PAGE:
Please note that we would have much preferred earlier involvement. Had we been involved in her case early on, we would have helped Madison participate in the law enforcement investigation through counsel. We would have reached out directly to the legal office reviewing the case so they properly understood the facts and legal issues. In our experience, that kind of proactive legal work can prevent false allegations from becoming charges, and it might have ended her case.  If those early efforts had not been successful, we easily would have advised Madison to turn down the Article 15 and fight the allegations against her. [All cases are unique, and anyone contemplating demanding trial by court-martial needs to speak with an experienced UCMJ attorney]. Unfortunately, none of those options were available to us when Madison finally sought private legal counsel.

Instead, we took an approach not contemplated by regulation.  

Drawing on our track record of success in the courtroom, we re-approached the commanding general through his legal office and filed a request for reconsideration. We then went to significant lengths to show how Capt. Armstrong was neither a liar nor a thief. We provided a detailed analysis of the law governing private organization and how her actions were completely legal. We also pushed back on the notion that she somehow had made a false official statement. We gathered and presented compelling evidence that lying and stealing were absolutely inconsistent with Capt. Armstrong’s character and outstanding military service.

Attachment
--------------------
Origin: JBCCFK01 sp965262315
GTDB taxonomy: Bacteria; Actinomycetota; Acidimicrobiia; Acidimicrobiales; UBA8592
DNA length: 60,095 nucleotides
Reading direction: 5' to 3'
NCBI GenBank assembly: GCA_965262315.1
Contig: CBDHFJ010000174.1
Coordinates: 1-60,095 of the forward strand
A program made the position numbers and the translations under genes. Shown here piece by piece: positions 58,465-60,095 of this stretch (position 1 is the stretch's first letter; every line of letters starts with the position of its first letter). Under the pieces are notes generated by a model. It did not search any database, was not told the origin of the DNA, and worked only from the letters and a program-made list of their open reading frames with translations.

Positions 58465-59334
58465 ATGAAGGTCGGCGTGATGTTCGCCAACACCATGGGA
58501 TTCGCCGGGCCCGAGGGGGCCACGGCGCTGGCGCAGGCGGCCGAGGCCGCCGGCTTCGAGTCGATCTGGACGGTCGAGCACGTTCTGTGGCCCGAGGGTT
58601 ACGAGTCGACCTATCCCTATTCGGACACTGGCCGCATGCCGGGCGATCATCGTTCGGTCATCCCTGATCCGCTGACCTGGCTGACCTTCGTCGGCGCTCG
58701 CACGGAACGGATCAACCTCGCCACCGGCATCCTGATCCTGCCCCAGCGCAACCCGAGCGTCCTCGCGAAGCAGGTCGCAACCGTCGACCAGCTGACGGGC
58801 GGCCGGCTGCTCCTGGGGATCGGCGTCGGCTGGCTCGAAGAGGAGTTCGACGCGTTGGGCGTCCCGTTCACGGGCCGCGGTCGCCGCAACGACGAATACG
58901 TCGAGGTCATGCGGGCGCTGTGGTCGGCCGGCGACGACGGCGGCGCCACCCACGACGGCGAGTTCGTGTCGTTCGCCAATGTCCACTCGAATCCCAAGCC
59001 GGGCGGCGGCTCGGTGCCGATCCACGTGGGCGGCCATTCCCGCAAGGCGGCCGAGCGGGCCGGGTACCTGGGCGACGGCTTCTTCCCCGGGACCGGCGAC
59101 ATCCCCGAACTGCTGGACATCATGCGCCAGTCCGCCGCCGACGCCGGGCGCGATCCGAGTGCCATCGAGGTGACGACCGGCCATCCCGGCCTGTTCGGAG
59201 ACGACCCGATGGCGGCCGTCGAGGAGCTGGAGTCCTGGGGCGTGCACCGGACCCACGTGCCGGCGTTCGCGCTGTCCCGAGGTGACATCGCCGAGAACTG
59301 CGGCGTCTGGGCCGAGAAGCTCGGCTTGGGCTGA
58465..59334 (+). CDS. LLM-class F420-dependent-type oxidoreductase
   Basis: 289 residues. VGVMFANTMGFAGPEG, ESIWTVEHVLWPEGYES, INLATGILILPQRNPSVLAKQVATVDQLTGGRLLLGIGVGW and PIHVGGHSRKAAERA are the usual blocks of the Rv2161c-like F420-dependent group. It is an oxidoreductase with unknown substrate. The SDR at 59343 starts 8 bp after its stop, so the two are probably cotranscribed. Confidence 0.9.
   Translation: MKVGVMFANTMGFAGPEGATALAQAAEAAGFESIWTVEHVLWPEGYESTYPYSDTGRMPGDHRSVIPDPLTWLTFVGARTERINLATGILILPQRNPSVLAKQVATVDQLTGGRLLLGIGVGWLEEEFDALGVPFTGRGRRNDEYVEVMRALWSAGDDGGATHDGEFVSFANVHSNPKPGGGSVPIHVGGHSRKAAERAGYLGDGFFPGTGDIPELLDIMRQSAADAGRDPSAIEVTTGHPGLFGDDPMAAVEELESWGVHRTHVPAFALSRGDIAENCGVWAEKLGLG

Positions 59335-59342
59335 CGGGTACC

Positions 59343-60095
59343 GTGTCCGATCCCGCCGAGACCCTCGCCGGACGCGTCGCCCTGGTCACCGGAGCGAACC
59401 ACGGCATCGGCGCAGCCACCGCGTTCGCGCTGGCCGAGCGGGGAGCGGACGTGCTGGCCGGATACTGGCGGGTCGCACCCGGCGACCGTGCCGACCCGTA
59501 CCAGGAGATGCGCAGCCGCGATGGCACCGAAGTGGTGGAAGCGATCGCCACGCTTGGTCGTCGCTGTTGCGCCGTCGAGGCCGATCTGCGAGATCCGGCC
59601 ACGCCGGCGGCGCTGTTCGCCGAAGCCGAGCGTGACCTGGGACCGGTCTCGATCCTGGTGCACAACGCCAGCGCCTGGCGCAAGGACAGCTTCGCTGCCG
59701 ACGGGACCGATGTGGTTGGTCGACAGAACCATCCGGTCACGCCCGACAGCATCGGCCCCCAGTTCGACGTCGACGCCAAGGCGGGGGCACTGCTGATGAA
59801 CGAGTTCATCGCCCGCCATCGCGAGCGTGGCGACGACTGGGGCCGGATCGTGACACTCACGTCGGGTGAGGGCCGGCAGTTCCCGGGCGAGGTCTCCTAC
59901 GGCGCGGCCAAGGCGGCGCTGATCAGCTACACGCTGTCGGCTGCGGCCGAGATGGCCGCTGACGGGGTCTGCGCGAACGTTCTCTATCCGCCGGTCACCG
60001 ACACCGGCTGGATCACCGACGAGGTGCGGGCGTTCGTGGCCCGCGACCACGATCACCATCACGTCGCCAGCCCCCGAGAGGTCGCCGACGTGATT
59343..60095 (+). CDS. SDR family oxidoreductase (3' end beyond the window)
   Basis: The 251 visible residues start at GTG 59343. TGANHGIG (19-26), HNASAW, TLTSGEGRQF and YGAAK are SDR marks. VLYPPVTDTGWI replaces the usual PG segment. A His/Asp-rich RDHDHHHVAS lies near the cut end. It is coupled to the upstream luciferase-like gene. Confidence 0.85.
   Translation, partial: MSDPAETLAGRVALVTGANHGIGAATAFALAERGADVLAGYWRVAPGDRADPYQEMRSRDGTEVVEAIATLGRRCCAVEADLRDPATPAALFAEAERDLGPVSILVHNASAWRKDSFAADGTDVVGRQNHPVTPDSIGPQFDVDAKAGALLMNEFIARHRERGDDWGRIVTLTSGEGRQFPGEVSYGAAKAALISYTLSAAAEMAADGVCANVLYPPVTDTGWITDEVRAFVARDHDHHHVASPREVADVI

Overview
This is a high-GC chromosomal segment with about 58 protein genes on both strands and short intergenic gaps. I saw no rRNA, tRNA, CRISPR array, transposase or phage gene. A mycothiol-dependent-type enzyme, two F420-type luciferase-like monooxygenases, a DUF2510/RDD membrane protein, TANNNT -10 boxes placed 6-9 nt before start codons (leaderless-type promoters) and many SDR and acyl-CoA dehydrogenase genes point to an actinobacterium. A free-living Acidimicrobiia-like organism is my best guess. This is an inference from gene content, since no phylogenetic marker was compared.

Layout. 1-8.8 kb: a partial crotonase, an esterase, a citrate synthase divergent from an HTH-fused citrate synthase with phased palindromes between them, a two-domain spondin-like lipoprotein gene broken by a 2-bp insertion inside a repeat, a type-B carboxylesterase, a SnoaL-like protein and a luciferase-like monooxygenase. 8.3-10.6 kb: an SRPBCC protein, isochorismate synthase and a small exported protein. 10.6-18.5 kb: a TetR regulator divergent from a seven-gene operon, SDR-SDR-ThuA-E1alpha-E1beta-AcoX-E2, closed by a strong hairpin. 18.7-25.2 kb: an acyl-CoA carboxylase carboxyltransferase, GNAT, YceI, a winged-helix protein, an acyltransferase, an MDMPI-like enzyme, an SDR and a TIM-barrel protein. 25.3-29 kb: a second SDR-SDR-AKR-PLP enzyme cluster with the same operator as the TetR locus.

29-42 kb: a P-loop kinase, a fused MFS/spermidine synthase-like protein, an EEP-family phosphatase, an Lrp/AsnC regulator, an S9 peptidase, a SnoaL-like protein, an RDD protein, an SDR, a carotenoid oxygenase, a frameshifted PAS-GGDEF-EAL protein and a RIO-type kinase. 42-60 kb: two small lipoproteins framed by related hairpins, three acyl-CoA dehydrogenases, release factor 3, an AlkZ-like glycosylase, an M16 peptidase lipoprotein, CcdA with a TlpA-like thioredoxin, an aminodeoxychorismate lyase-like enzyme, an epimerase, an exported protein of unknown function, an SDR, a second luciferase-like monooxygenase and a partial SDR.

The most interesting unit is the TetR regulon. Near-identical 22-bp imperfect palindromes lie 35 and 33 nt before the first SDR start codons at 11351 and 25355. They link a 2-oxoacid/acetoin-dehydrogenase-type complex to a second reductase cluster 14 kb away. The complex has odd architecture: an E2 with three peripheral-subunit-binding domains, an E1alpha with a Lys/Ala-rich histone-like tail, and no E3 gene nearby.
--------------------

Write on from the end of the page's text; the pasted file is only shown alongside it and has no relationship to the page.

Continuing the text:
We did not, as the ADC had, suggest that she was somehow wrong and therefore needed to “pay restitution.” We laid out exactly why Madison was in the right.

After the staff judge advocate and his legal office reviewed our submission, the imposing commanding general reversed his prior decision under UCMJ Article 15 and set aside all punishment, giving Captain Madison Armstrong her future back.

Despite the fantastic outcome, this case is a cautionary tale.  

It shows why servicemembers should consider getting outside help and tailored advocacy.  

While we are thrilled that the commanding general granted our request for reconsideration, it is important to remember that approach cannot be counted on—he could have easily ignored our submission.  

Capt. Armstrong knew something was off when she first got legal advice from her military defense counsel. That was when she should have reached out for a second opinion.  

We provide confidential legal consultations every day, though notably, not every case is right for our help. Early intervention is best.